The Total Taxi Rethink

The year 2007 will mark the 100th anniversary of the New York City taxi, and in honor of the occasion, a group of designers, urban planners, and city officials decided it's time to rethink the cab for the next century.

More than just an emblematic symbol of Manhattan, the taxi serves as a crucial form of transportation. Some 12,487 of these yellow medallion vehicles make an estimated 240 billion trips a year -- constituting a $1.4 billion industry, according to Schaller.


  But for years, the taxi has consisted of little more than a reconfigured Ford Crown Victoria passenger sedan. And improvements, like the addition of legroom and passenger-side air-conditioning, have been incremental and slow in coming.

The Design Trust for Public Space, a group dedicated to improving private and public space in New York City, has decided to change that. The organization, in cooperation with the Parsons School of Design, initiated a series of public workshops to address modern taxi problems and reinvent the cab.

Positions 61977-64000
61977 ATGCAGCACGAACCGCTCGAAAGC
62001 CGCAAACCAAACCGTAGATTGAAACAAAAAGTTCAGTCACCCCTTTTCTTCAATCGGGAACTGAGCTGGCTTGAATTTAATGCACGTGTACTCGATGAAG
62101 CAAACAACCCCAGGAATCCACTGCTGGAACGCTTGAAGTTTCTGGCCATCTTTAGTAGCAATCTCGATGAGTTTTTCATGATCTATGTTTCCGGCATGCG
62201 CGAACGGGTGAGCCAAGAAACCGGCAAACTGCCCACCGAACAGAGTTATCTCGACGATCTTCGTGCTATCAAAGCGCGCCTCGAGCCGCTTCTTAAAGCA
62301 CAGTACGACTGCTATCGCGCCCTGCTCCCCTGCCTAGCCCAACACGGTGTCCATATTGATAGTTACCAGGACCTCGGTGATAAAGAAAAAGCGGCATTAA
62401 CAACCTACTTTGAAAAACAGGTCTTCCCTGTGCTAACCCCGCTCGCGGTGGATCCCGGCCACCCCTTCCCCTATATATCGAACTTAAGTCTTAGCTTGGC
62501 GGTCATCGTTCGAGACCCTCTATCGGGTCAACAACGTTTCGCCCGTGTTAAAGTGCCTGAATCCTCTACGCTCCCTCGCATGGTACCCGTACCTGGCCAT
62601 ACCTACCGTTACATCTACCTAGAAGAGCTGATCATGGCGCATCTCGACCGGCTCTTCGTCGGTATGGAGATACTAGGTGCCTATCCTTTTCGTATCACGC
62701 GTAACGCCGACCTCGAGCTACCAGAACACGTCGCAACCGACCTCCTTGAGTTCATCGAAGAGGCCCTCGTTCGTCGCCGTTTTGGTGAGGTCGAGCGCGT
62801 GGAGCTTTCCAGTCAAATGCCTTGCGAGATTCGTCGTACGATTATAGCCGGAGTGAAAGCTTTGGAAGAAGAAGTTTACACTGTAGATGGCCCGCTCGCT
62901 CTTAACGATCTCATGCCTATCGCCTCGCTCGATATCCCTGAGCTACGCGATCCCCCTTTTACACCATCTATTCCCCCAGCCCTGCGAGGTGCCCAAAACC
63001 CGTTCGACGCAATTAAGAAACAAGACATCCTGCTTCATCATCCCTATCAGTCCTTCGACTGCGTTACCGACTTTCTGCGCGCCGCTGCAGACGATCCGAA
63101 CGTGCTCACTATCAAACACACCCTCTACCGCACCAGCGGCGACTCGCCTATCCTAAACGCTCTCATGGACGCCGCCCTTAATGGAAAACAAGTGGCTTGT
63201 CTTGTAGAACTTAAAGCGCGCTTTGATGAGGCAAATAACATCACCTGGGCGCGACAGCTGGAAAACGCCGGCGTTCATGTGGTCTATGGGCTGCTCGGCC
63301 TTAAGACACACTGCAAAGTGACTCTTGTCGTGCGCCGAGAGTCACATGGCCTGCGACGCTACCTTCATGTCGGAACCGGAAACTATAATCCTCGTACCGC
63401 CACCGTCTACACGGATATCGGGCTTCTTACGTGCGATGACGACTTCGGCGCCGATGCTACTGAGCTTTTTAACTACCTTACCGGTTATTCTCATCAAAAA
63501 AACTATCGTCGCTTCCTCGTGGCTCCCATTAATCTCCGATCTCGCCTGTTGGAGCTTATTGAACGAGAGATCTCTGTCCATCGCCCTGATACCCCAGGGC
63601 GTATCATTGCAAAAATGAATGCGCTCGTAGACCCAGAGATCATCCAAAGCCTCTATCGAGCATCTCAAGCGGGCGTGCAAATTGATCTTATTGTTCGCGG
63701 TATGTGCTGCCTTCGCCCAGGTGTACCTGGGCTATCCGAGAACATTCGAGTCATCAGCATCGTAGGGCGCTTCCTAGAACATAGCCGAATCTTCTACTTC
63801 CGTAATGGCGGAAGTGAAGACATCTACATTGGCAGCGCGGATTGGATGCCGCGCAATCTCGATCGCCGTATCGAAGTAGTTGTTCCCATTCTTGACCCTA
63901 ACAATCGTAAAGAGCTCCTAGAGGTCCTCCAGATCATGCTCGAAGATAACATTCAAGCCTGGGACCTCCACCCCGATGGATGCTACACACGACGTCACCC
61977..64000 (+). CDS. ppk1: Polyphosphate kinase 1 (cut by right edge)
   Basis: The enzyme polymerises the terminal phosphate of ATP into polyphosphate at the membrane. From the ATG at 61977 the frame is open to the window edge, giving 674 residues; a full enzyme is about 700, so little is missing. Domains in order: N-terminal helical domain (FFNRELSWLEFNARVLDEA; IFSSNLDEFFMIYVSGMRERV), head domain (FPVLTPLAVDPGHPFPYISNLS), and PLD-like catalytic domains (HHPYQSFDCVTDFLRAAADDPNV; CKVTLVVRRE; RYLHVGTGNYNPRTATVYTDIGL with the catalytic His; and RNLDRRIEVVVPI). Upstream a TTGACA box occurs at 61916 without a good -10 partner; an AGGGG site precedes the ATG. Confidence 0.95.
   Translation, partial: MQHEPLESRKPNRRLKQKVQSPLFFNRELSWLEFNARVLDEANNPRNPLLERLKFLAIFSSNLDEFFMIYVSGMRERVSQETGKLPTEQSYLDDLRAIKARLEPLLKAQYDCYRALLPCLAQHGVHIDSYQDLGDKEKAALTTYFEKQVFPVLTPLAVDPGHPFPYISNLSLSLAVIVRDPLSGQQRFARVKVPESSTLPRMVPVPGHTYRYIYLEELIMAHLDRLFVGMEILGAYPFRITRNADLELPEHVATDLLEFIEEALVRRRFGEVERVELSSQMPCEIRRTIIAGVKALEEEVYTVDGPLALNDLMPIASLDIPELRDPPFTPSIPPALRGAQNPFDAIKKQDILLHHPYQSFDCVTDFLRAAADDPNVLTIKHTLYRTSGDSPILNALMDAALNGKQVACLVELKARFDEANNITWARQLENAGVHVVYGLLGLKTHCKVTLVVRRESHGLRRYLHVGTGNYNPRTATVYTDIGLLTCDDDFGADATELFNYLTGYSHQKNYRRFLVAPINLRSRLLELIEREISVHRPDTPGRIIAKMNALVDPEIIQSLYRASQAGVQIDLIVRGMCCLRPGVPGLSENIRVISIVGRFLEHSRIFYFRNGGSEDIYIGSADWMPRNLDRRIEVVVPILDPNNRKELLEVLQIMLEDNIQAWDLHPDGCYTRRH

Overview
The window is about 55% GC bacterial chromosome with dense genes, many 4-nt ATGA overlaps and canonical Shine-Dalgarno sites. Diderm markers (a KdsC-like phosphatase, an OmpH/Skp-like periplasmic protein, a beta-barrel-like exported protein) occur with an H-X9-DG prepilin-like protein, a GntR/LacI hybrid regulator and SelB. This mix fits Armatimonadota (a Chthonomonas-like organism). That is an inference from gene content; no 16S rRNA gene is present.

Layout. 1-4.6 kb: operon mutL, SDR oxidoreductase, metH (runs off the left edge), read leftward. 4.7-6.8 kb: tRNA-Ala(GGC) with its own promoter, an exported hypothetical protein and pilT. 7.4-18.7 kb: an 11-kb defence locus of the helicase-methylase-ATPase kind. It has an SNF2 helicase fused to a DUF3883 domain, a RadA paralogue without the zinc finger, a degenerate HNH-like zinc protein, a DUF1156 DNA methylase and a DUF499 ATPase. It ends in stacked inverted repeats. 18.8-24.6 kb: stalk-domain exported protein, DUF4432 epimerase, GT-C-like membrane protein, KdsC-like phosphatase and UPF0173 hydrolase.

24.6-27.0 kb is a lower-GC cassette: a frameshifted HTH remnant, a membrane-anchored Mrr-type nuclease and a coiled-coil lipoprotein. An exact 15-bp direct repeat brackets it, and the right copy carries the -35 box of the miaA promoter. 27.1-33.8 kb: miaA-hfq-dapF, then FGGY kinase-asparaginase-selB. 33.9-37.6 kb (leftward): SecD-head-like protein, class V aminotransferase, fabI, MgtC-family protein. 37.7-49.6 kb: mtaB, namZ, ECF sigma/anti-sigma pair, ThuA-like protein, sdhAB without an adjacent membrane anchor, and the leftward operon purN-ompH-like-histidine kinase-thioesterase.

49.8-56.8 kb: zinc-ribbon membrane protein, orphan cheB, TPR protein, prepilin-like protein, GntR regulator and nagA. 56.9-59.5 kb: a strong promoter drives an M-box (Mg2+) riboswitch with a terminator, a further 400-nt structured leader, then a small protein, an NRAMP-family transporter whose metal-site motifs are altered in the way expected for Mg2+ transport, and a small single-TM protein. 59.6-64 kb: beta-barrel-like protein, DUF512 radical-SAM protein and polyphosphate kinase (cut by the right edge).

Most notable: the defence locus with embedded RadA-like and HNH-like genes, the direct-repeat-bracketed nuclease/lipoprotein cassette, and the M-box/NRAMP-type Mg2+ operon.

"The taxi is not just a vehicle but a system," says Deborah Marton, the Design Trust's executive director. "A system is a public-space issue. It profoundly influences the way the city moves."


  A year in the making, the project, called Designing the Taxi, brought together some 60 participants -- from architects to fleet owners -- to offer their input on every aspect of the taxi experience. The only variable that was off-limits: the color yellow. The Design Trust plans to publish the findings of the workshops and present an exhibition in November, 2005.

"The taxi that we have now is just a car painted yellow and given a meter," says Paul Goldberger, dean of Parsons and architecture critic at The New Yorker. "The taxi is not a car. It has a different set of needs and functions in a very different way."

Here is a slide show of items which demonstrate some of the concepts and ideas associated with the anniversary celebration:

Click to view slide show

Before it's here, it's on the Bloomberg Terminal.